Florida Nectandra Lancewood Nectandra coriacea 20 Seeds
Florida Nectandra Lancewood Nectandra coriacea 20 Seeds
Florida Nectandra Lancewood Nectandra coriacea 20 Seeds
Florida Nectandra Lancewood Nectandra coriacea 20 Seeds
Florida Nectandra Lancewood Nectandra coriacea 20 Seeds
Florida Nectandra Lancewood Nectandra coriacea 20 Seeds
Florida Nectandra Lancewood Nectandra coriacea 20 Seeds

Florida Nectandra Lancewood Nectandra coriacea 20 Seeds

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Lancewood is an attractive, evergreen tree that is native to South Florida, the Caribbean and Central America. It has bright green leathery and shiny leaves that droop down from the smooth, green twigs. It is a member of the laurel family and like many other members of that family, it has aromatic leaves. It is one of the most common elements of the tropical hammocks in South Florida and the Florida Keys. Lancewood has a narrow, rounded crown and slender, spreading branches. It can grow up to 30 feet in tall. The trunk is straight or angled and it has smooth, light gray bark. The trunk has shallow buttress roots at the base. Leaves are alternate, lance-shaped, smooth, dark green above, lighter below, 3 - 6 inches long. Airy clusters of small, fragrant flowers appear on the twigs in the spring, summer and autumn. Flowers are white or creamy white, the blooms about 1 /4 inch wide and attract insect pollinators. Fruits are rounded or oval, about 1/2 inch long, purple and turning black when mature, with a red or yellow cup-like base, containing a single seed. The flowers are followed by oval fruits that change from dark green to black when they are mature. The fruits are on red, cup-like stalks. The fruits attract birds. It has dark brown heartwood that is used for cabinetry and poles. Lancewood is used as a specimen tree and in buffer plantings. It has a moderate to fast growth rate. It grows in moist, well-drained soils and is drought tolerant. The wood is oily and pieces can be burned as a light source. In cultivation, lancewood does best on moist, well-drained soils with a top layer of humus. Because of its handsome glossy leaves, flowers and unusual fruits, lancewood makes an attractive native accent or specimen tree, for residential and commercial sites. It is suitable for growth in a large planter or pruned to form a boundary plant or hedge.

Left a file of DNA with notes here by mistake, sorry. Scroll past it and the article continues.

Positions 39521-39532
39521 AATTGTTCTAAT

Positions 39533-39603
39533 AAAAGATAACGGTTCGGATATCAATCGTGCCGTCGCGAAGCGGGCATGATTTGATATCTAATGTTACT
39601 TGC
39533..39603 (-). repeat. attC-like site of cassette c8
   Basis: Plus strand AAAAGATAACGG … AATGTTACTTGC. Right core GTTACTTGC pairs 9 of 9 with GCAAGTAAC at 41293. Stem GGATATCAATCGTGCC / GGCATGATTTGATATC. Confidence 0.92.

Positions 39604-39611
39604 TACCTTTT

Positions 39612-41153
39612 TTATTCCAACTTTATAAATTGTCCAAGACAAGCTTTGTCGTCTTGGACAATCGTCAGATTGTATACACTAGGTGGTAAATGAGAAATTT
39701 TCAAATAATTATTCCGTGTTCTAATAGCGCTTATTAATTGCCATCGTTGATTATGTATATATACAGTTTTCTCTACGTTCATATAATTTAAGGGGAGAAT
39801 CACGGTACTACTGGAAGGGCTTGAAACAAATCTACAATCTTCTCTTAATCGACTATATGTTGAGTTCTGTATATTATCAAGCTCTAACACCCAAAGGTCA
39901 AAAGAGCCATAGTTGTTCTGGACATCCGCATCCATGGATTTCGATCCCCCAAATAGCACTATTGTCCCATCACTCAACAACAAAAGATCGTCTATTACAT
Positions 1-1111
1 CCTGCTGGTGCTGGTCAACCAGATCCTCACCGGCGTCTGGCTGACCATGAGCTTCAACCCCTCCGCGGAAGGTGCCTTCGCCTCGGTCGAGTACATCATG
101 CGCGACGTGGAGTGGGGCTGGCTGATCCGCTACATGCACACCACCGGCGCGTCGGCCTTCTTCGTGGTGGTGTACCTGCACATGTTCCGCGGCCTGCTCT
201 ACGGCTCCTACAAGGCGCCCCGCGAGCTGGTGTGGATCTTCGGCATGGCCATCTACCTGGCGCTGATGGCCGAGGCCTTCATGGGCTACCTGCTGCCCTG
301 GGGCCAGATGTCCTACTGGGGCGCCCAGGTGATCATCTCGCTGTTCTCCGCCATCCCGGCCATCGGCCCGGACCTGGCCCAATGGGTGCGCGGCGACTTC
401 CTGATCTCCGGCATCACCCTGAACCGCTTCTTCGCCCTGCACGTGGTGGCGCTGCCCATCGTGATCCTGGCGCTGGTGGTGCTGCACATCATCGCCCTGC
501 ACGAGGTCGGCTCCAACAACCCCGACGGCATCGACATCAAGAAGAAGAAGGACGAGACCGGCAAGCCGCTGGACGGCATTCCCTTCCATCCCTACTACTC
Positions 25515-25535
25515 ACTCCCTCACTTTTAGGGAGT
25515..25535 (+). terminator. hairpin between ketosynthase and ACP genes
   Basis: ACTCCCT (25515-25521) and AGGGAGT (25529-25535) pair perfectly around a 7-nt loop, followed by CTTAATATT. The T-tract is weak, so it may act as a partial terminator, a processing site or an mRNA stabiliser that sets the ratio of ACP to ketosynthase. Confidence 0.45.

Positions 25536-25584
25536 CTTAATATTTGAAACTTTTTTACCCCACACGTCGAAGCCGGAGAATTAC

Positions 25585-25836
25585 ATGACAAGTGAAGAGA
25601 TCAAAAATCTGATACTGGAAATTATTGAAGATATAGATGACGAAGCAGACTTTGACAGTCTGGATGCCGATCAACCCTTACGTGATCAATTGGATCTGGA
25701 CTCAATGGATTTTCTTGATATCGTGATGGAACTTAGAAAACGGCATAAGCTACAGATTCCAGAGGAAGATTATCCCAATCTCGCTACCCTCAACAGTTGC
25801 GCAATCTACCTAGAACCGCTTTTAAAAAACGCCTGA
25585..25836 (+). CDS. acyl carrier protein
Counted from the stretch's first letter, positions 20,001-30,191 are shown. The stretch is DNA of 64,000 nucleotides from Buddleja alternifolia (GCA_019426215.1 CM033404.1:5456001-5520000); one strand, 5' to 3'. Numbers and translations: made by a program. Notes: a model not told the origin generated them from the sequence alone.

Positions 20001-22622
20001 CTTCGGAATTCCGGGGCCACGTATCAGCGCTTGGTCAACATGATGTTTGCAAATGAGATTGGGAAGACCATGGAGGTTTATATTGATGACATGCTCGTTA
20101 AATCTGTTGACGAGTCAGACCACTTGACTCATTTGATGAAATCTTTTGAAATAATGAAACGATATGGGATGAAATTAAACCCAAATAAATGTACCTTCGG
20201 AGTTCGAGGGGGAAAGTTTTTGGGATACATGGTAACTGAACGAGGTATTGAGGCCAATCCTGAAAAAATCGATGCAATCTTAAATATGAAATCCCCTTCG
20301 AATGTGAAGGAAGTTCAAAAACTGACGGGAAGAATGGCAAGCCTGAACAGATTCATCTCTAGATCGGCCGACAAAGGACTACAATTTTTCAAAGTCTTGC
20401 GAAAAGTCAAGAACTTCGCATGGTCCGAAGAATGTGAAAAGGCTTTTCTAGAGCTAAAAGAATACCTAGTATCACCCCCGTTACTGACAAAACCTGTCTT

Seeds are Stored in a Refrigerator to Maintain Viability

 

Growing Instructions

1. Prepare a mixture of half potting soil and half sand, perlite or vermiculite. Put the mixture in a pot with drainage holes in the base.
2. Water the mixture so that it is moist but not wet.
3. Put the seeds on the soil.
4. Cover the seeds with a thin layer of soil.
5. Water the seeds.
6. Place the pots in an area with warm temperatures in full sun or part shade.
7. Water them regularly so that the soil does not dry out.
8. When the seedlings are a few inches tall, they can be transplanted.